bcim corridor Courtesy: Institute of Peace and Conflict Studies
9 November 2021

Physical connectivity in the Bay of Bengal

China is a clear winner in the physical connectivity stakes in the Bay of Bengal, and there's a reason a why: Its projects are connected to one another, from rail to road to port. While India also has some successful cross-border road and rail infrastructure projects, they are often an extension of an existing railway line or highway, not specific to the connectivity needs of the region. India can win by focussing instead on building infrastructure to maximise the vast maritime potential of the Bay of Bengal, especially the Andaman and Nicobar Islands that give India access to critical sea channels and trade routes.

2021 ASEAN's new realities Courtesy: Reuters
2 November 2021

2021 ASEAN’s new realities

ASEAN summits often tend to be routine affairs with long joint communiques. But the 26th October Summit had interesting dimensions. ASEAN had to balance Indo-Pacific rivalries, suspend Myanmar from attending, and expedite trade services agreements. As it seeks to expand its global engagement, ASEAN must remember to remain an area of solace and stability for its members.

The Bay of Bengal: The next battle Courtesy: Shutterstock
28 October 2021

Bay of Bengal: Building tech connectivity

The Bay of Bengal is a natural bridge between South and South-East Asia, which New Delhi seeks to optimise. But progress on India's Act East policy has been slow, creating a space for China's Belt and Road Initiative to step into. While India cannot match China’s cheque-book diplomacy, it can use its start-up industry to pursue a combination of physical, technological and financial projects to improve regional connectivity.

Nepal's role in Asia through SAARC and BIMSTEC Courtesy: Khabarhub
7 October 2021

Nepal’s role in Asia through SAARC and BIMSTEC

On 6 October 2021, Ambassador Rajiv Bhatia, Distinguished Fellow, Foreign Policy Studies Programme, spoke to Dr. Pramod Jaiswal, Strategic Affairs Editor at Khabarhub on the role of Nepal in BIMSTEC and SAARC, in an analysis of the 17th BIMSTEC ministerial meetings. He also highlighted the role of SAARC and BIMSTEC in countering Chinese influence in the region.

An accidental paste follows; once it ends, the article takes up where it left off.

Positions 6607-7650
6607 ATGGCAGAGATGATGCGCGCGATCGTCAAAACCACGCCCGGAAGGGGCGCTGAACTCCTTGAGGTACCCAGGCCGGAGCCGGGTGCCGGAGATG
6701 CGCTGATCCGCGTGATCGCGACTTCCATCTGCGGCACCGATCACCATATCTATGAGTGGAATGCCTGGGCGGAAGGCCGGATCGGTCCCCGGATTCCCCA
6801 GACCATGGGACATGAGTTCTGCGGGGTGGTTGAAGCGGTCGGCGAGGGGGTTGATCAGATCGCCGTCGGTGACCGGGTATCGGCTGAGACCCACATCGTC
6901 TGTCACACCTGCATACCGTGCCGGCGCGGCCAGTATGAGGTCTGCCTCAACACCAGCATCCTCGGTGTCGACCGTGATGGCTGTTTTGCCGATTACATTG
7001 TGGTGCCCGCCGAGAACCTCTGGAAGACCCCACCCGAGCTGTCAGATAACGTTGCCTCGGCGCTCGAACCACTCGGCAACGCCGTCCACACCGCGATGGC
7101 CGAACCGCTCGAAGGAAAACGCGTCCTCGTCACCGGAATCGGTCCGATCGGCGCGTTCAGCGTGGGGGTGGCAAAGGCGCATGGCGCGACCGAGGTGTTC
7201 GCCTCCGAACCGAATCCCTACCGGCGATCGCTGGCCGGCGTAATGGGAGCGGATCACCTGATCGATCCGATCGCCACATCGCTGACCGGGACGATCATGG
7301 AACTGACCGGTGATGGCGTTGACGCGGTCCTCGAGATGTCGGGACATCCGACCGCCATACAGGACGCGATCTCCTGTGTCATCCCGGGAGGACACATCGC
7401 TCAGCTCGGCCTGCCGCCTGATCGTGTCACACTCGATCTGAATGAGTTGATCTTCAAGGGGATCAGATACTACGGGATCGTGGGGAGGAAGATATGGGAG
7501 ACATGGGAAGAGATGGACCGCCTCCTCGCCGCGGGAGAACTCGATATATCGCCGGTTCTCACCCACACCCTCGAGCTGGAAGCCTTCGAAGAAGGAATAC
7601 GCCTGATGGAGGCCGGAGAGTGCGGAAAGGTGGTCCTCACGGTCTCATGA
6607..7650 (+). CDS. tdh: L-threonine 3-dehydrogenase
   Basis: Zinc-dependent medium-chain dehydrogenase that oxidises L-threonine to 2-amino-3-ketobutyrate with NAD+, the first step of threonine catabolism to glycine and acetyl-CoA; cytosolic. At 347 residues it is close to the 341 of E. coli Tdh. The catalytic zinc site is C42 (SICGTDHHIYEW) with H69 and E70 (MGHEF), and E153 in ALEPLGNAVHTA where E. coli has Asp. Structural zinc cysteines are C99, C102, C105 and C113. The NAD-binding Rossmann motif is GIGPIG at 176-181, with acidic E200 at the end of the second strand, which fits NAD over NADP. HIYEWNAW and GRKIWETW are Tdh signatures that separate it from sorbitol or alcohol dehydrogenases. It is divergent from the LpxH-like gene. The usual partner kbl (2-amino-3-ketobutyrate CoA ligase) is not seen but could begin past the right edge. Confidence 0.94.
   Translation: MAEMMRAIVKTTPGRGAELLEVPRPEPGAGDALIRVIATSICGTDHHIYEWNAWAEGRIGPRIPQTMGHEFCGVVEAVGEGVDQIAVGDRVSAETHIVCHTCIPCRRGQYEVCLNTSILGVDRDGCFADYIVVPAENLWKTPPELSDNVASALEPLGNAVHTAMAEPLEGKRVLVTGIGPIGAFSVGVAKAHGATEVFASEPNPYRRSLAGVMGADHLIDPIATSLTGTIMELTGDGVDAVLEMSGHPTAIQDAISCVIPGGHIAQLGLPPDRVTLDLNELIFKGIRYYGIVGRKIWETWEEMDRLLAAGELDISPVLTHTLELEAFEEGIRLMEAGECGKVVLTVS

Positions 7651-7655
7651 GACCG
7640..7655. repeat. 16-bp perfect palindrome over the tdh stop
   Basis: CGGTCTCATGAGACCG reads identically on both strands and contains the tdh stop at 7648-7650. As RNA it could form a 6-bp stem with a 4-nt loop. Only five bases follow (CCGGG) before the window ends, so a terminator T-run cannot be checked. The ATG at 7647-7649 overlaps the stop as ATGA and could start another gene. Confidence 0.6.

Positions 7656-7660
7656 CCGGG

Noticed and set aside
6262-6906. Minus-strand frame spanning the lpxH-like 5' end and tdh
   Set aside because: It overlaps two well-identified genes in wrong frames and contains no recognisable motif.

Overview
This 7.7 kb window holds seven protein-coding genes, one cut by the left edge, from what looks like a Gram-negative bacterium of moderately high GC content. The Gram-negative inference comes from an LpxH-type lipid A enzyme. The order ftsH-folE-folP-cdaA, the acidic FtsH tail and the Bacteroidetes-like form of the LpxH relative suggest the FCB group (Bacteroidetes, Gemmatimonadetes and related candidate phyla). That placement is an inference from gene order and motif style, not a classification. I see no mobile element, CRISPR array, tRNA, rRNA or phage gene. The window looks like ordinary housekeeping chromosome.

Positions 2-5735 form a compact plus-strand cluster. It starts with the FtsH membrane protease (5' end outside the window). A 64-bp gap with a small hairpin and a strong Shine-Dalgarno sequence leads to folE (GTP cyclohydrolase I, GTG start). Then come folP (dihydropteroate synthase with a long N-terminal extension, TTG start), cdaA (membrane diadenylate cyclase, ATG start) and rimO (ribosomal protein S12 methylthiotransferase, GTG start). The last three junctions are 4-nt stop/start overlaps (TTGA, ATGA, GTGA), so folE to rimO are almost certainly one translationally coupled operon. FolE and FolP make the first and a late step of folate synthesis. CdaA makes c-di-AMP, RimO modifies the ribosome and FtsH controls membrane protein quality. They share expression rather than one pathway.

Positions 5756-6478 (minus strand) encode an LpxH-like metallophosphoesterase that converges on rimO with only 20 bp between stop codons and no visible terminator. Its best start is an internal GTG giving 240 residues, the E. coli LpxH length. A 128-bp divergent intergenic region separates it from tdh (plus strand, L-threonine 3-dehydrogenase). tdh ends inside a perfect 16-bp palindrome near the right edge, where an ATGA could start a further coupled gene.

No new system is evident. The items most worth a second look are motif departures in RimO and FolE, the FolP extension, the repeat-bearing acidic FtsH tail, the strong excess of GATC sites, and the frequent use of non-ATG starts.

Chinese Port invesments Courtesy: The Maritime Executive
19 August 2021

China’s ports in the Indian Ocean

China is rapidly expanding its influence in the Indian Ocean Region, as its massive investment in ports starts to materialise. From smaller investments of $78 million in Djibouti to large ones like $1.6 billion in Gwadar, these are funded largely by Chinese state-owned enterprises. This infographic shows the 17 ports being built by China, which are now important strategic, economic and political outposts for the country.

Countering China's Maritime Greyzone activities Courtesy:
22 July 2021

Countering China’s Maritime Grey Zone Activities

On 15 July, Gateway House co-hosted a webcast with Konrad-Adenauer-Stiftung (KAS) on 'Countering China’s Maritime Grey Zone Activities'. The panel discussed the potential strategies that smaller nations in the region can adopt to overcome the challenges of Chinese maritime grey zone activities, and the role of regional maritime powers in capability-building of maritime law enforcement agencies.

SAARC and BIMSTEC Courtesy: Nepal Institute for International Cooperation and Engagement
1 July 2021

Revitalizing SAARC and BIMSTEC

On 27 June 2021, Ambassador Rajiv Bhatia, Distinguished Fellow, Gateway House, chaired a session on Revitalizing SAARC and BIMSTEC. This was part of the Global Conclave 2021, hosted by the Nepal Institute for International Cooperation and Engagement (NIICE), Kathmandu. Bhatia spoke about the present state, past trajectory and future challenges and opportunities for regional and sub-regional cooperation through SAARC and BIMSTEC.

Myanmar event Courtesy: Gateway House
20 May 2021

Myanmar: Hundred days after the coup

We hosted a webcast with Konrad-Adenauer-Stiftung on, Myanmar: Hundred days after the coup on 13 May 2021 at 5:30 PM IST. This webcast discussed the conflict in Myanmar, the pulse of the protesters’ fight for democracy, the ominous presence of China as well as Russia and multilateral measures that the neighbouring countries including India can take towards restoring democratic processes in Myanmar.